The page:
Champrey World Cup DH Final
By: Colin Meagher
Just keep the rubber side down. That was the mantra racers chanted at the mountaintop as they warmed up for the finals. The weather had cleared up a bit from the previous day, but that meant the course would be made up of coagulating goop. The day’s race would be a battle of attrition.
In the women’s race, it was Emmeline Ragot rising to the top for the win—her first World Cup win of the twenty-four year old’s career. The winning formula?
“Last week at the French Nationals Myriam (Nicole) beat me because I pushed too hard. I said never again. So at this race, I pushed hard on the top section—enough that I knew I was on a good ride—and then I relaxed and took it down a notch-ride it like I am just here having fun, you know?”
Emmeline rode strongly enough to take the win decisively over Sabrina Jonnier (+ 4.87 over Ragot’s 5:27.25). The rest of the podium was (in order) Myriam Nicole (+9.72), Floriane Pugin (+11.65), and Tracy Moseley (+12.08).
In the men’s field, it was a bit of drama as the final built up to the top riders. The pressure was on Sam “Blenki” Blenkinsop to reclaim the fire he showed two years ago at Schladming, winning there against Sam Hill. Blenki’s been pushing hard this year, posting some amazing times, but just not sealing the deal. And yesterday was a smoker, with Blenki posting the top qualifying time—1.69 seconds over Damien Spagnolo of Mondraker.
Initially, Minnaar looked to be the man to beat. It looked as if the South African had posted a winning time as he roared into the finish with a smashing time of 4:04.98 seconds. But with fourteen riders left–including veteran racer Gee Atherton as well as Brendan Fairclough and Blenki–Minnaar had his doubts.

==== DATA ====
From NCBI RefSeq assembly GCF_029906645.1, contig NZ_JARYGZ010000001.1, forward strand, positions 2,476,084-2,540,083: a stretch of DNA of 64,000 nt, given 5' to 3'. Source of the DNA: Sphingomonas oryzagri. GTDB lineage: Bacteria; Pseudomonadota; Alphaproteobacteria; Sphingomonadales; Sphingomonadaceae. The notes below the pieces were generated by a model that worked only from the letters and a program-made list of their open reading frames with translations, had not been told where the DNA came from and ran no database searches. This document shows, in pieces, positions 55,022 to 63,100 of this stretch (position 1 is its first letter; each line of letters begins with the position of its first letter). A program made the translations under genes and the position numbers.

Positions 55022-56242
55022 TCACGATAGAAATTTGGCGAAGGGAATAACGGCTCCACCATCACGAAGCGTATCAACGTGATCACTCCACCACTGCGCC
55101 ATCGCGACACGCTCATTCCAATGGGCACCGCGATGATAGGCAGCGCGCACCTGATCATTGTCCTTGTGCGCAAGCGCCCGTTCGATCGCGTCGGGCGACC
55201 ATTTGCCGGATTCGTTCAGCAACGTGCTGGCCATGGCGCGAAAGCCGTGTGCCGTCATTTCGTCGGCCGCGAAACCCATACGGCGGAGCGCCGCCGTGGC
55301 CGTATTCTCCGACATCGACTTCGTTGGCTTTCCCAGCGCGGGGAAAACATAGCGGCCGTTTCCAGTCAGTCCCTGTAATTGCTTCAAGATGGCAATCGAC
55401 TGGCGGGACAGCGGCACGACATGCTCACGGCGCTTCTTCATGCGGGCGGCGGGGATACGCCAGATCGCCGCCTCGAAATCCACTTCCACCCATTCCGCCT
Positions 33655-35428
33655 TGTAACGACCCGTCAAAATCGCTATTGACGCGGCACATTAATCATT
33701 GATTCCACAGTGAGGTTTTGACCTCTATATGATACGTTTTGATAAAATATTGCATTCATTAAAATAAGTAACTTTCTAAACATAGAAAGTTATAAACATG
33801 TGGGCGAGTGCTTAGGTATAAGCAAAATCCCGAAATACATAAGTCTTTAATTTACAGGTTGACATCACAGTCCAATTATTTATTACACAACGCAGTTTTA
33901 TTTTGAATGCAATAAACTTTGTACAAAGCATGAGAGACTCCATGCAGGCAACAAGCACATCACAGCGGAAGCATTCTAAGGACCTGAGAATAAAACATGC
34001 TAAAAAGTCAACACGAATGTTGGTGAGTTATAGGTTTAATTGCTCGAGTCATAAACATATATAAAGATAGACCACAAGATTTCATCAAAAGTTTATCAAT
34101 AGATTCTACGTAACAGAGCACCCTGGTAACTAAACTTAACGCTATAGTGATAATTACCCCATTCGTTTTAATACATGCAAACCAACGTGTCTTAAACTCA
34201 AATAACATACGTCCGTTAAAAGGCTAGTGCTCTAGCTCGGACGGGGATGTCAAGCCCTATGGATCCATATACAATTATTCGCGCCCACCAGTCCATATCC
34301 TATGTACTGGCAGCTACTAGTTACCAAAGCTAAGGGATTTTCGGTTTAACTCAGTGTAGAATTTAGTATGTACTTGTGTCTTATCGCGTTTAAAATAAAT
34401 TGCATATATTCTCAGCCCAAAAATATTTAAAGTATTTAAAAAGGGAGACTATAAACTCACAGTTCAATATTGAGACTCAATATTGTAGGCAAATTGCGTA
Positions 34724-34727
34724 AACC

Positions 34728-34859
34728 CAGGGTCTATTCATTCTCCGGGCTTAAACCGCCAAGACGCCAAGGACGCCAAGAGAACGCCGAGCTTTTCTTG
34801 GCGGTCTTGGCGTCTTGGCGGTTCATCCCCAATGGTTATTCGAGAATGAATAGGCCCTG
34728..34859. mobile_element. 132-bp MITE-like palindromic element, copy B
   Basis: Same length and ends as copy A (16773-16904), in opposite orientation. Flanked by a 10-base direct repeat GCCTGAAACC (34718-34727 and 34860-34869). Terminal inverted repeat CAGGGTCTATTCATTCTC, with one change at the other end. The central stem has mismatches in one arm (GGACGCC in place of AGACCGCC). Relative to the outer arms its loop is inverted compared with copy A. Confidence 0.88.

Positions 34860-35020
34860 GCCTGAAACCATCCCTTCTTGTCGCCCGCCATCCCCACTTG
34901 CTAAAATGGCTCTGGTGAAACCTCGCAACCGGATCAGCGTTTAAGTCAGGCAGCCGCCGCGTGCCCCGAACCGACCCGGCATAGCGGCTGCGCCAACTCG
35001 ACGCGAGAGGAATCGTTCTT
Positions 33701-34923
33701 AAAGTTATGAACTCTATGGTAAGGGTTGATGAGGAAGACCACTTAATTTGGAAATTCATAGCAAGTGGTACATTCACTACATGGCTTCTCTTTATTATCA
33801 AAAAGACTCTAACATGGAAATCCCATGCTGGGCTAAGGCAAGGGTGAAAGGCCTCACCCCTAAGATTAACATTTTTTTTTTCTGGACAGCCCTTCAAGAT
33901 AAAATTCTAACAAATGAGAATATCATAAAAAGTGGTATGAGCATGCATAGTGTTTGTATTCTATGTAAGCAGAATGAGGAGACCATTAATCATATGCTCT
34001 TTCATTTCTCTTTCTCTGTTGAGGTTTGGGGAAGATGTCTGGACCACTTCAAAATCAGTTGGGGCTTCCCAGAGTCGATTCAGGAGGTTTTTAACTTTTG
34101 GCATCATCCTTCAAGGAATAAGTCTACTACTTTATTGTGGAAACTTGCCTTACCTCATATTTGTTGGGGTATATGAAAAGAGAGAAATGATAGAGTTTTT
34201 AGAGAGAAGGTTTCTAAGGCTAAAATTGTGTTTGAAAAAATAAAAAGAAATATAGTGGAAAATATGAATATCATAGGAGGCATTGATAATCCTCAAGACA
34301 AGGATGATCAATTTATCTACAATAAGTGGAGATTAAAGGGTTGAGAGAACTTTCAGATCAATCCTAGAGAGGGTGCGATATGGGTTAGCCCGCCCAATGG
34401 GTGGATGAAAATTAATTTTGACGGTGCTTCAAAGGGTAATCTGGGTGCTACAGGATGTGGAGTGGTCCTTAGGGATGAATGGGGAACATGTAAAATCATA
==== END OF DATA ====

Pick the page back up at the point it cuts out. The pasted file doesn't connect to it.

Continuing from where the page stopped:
“I knew it wouldn’t hold up,” said Minnaar. “I made one simple mistake on an easy part of the track, and I just knew that would cost me.”
But as rider after rider came home, Minnaar’s time continued to hold. Upstart Brook MacDonald of the MS Evil team gave him a bit of a scare, but settled in five seconds back. Then came Fairclough, just a bit less than two seconds back. Three riders remaining, with Gee Atherton being the next one home. He dropped Minnaar off the hot seat with a time of 4:02.19. Spagnolo couldn’t better Gee, leaving just Blenki as the one to watch.
Today, the pressure of qualifying first got to the Lapierre rider, as he came home in fourth, +4.81 seconds down behind Gee Atherton.
“I just rode to conservatively,” lamented the Kiwi. “I also had some trouble keeping my feet on the pedals. It was so rutted out that I kept bouncing them right off the pedals. Everything else was great: no major mistakes, no crashes. I just played it too safe.”
The men’s podium, then, was Gee Atherton, then Minnaar (+ 2.79), Fairclough (+4.56), Blenki, and then Damien Spagnolo (+5.32).
In the points race, Minnaar and Atherton will be duking it out all season long; a mere 13 points separate the two with two races to go in the season. In the women’s World Cup overall leader’s race, Sabrina Jonnier continues to hold onto the lead; her nearest competitor, Floriane Pugin, is 205 points back. Barring an injury, Jonnier should take the overall.